By Becca Robb | Echo
For students emerging from spring break, the pressure of finals and graduation may seem like too much to bear. Some will turn to the Counseling Center for help. But if they do, they may be greeted with a wait-list more than a month long.
Caroline Poland, interim director of the Counseling Center, said that the number of students seeking counseling grew over the past decade. However, the number of counselors fell behind the increasing demand. In fact, Poland said the Center's staff shrank this year, forcing them to offer fewer service hours than usual.
Junior Josh McElroy said he's been waiting since January to have a session at the Center. He attended a session before and thought the staff was friendly, but he couldn't get a later appointment when he requested it.
"(I've been waiting) a month and a half," McElroy said. "I don't know if they forgot or what."
Senior Ashlee Gerig said she thinks if students' needs are pressing, they should be able to see a counselor in less than a week. If the issue is less serious, Gerig said, waiting a week is more reasonable.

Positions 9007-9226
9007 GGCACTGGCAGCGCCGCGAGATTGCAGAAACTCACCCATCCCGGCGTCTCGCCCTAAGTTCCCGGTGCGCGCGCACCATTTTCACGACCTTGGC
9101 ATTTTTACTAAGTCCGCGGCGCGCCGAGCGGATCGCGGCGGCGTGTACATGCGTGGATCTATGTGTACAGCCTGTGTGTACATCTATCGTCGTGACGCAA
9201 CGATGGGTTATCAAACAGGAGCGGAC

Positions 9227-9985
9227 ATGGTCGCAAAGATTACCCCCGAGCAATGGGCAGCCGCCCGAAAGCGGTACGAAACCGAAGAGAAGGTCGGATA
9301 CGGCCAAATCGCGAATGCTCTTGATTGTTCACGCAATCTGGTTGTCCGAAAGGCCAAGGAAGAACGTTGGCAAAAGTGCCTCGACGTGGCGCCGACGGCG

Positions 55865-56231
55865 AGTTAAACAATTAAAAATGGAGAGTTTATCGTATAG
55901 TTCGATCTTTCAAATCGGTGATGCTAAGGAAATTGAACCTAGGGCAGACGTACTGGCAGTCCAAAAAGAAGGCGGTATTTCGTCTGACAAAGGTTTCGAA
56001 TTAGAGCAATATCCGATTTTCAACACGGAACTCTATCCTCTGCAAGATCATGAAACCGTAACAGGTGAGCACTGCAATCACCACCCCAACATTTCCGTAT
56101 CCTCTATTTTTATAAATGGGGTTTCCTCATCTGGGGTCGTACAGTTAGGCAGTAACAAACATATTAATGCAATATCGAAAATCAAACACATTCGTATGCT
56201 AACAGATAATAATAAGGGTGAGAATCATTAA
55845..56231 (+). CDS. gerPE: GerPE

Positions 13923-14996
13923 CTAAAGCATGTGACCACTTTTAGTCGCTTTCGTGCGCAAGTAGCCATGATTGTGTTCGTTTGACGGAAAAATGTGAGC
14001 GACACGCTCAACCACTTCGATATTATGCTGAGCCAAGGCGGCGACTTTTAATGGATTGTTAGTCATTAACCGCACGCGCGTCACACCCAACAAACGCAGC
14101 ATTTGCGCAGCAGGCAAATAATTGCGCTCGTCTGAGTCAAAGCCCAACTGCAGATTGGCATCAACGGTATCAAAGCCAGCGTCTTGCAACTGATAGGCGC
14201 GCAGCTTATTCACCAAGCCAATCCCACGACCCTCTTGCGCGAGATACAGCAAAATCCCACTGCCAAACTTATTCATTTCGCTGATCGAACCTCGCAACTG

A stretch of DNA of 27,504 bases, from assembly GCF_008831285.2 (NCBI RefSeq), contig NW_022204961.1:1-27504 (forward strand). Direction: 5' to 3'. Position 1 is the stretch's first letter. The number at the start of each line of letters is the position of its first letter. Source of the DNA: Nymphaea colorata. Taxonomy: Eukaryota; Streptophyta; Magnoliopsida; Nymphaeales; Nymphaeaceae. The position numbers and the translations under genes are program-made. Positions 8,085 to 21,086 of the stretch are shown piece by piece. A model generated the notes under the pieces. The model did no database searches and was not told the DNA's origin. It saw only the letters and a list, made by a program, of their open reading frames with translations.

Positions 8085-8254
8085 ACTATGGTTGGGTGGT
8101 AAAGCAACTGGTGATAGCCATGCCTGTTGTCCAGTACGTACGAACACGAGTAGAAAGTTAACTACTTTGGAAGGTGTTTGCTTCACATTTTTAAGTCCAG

One issue with a longer wait time is that students' needs change between the day they request an appointment and the day they actually walk into the Counseling Center.
"In a few weeks, you'd probably have moved on from whatever you were feeling, because feelings kind of change a lot," freshman Micah Stewart said.
Sophomore Brooke Mackenzie said she saw a counselor regularly last year, but when he didn't return this year, she was placed on the waitlist.
"I went through some really hard times this year, and losing that stability of a person to help guide me was hard," Mackenzie said. "It's frustrating because I had asked early on for an appointment. . . . I know it's not the Counseling Center's fault because they are short-staffed and there are more and more students (asking for appointments)."
Ultimately, Mackenzie was paired with a different counselor who Mackenzie thought was friendly but not a good fit for her. She suggested using an assessment to match students with counselors who would be best suited to them, in order to maximize each session.
Poland agreed that having fewer service hours has led to difficulties with availability. In 2014, about 30 percent (150 out of 497) university counseling centers reported an active client wait-list, according to the Association for University and College Counseling Center Directors Annual Survey.
The situation is not ideal, but the Center is working on ways to remedy the issue for next year, according to Poland.
Though Poland didn't say if they are hiring more counselors, she said they are implementing a group counseling format next year along with the current individual sessions.